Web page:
Two Weeks in Review, 12 – 25 October 2020

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Online Teaching

 offers some thoughts on how to make Zoom teaching more engaging in this editorial, including the use of breakout rooms to encourage students to deliberate with each other.

 follows up on this with some considerations about “dual teaching” – teaching delivered by a teacher and an assistant – in both online and offline contexts. 


and  address the Maersk Etienne case where an oil tanker was diverted by the Maltese rescue co-ordination centre to a vessel in distress off the coast of Tunisia and then was denied entry by a number of states. The authors consider the obligations under the 1979 SAR Convention to ensure a shipmaster, after having rescued persons, is not burdened with unnecessary deviations and delays, and the obligations of different states including the flag state. Lastly, they consider the commercial impact cases like this might have on the shipping industry and the likelihood it disincentivizes compliance with the duty to rescue. 

and  consider the impact of virtual meetings on the ISDS reform negotiations. ‘Can you hear me now?’ and ‘Is my microphone working’ is a common refrain that by now we are fairly familiar with. But virtual meetings allow more people to attend. Roberts and St. John note the record numbers of attendees and the inclusivity of this meeting format, while considering the downsides like distractions. 

and  look at the “remarkable institutional development” which has taken place: WHO Foundation has been incorporated under Swiss law. Aust and Feihle outline some issues with the funding of international organisations before considering the relationship between WHO-F and the WHO.

 contributed a three part post on Foreign Cyber Interference in Elections. In his first post, Schmitt considers some issues important to assessing if there has been cyber interference in elections, including questions of attribution and whether and what type of interference is prohibited in international law.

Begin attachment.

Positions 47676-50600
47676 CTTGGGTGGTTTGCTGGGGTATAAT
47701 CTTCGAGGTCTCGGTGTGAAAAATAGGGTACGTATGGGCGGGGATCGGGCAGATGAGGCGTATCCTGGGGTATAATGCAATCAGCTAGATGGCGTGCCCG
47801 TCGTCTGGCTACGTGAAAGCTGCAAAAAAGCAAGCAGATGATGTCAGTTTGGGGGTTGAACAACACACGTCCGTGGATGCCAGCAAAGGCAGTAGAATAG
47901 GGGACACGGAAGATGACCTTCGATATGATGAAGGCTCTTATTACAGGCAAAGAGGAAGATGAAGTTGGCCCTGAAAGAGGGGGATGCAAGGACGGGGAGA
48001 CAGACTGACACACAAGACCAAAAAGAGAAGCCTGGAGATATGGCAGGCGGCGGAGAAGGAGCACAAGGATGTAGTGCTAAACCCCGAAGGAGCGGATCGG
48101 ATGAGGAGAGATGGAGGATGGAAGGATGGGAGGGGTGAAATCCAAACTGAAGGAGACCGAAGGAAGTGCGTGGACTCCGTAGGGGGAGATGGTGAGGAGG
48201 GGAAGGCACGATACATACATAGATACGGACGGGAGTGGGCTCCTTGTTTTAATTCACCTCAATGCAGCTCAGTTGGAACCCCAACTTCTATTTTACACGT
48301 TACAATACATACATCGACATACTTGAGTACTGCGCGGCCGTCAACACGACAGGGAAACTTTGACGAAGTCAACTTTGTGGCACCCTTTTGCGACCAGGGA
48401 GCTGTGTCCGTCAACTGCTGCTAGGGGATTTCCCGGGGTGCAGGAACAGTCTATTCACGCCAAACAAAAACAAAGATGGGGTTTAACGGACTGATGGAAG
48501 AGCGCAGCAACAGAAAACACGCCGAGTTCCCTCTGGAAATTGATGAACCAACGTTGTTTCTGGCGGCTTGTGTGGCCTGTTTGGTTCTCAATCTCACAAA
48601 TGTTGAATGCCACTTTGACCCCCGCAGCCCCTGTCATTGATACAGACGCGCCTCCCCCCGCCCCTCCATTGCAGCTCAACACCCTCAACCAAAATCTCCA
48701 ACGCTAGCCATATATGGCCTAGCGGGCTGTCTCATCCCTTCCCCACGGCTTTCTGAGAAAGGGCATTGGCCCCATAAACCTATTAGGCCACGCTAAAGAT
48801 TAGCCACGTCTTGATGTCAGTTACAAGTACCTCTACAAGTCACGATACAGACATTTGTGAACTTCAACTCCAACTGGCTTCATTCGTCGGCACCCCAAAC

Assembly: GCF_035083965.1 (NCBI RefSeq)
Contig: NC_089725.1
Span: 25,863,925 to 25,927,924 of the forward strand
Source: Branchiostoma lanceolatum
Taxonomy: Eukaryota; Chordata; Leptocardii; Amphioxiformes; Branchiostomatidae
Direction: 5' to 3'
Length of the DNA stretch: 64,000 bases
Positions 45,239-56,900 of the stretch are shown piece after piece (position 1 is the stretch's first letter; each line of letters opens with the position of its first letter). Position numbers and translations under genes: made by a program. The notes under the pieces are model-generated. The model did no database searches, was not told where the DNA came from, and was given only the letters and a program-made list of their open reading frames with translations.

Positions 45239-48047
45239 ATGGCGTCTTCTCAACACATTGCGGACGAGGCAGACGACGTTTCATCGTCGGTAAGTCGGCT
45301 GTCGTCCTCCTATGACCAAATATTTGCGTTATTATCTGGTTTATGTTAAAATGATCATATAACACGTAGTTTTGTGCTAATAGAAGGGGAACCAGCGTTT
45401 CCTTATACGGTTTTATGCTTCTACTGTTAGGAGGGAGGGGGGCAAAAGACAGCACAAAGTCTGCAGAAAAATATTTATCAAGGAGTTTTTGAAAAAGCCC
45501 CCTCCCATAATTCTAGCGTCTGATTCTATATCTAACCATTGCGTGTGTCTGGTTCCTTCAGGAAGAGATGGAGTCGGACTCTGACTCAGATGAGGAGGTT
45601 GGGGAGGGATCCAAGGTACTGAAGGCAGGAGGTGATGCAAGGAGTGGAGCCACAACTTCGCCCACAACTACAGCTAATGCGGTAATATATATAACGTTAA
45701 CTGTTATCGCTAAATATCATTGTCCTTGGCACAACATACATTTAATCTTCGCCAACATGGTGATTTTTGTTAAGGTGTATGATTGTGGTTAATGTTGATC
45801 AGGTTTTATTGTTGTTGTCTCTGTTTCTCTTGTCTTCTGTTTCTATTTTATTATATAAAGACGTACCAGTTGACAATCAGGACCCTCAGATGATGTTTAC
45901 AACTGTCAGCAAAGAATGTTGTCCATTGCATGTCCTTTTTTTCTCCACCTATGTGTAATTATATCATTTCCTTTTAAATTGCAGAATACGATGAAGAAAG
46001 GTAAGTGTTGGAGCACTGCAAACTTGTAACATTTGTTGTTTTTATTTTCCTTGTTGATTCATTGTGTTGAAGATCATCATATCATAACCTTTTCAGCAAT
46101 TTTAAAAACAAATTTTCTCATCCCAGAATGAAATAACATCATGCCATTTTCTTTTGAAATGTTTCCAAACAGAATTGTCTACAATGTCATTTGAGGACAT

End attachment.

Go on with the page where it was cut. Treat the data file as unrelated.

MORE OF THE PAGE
In Part II, Schmitt examines the possible breaches of the obligation to respect sovereignty and of international human rights law in connection with election interference by cyber means. And in Part III, he looks at the positive obligations on states to stop cyber interference, including the due diligence obligation, and the responses under International law available to victim states.

, , , , and  contribute to the debate on EU States ratifying CETA by considering issues surround the right and legitimacy of Member States to sign or not sign CETA, including the implications of the CETA International Court System (ICS). 

 writes a rejoinder to Jurgen Kurtz on the topic of how international investment law privileges foreign investors. You can read their EJIL! Debate in Vol. 31 (2020) No. 1 online here.

 examines the UN Security Council decision-making process on the renewal of humanitarian assistance for Syria and the “clash of views” about the concept of sovereignty and the principles and purposes contained within the UN Charter that this debate reveals. 

and  consider whether FARC can still be thought to exist, after they formally demobilized and handed in weapons three years ago, and what this means for the status of “dissident groups” under international humanitarian law and the appropriate rules of engagement. 

 writes about the “human rights’ coercive and carceral turn”, questioning this relationship and how it might be reversed, by taking actions like defunding the police, such that we might re-imagine a “redistributive human rights future”.

Finally, you can read all the recent Announcements and Events here.

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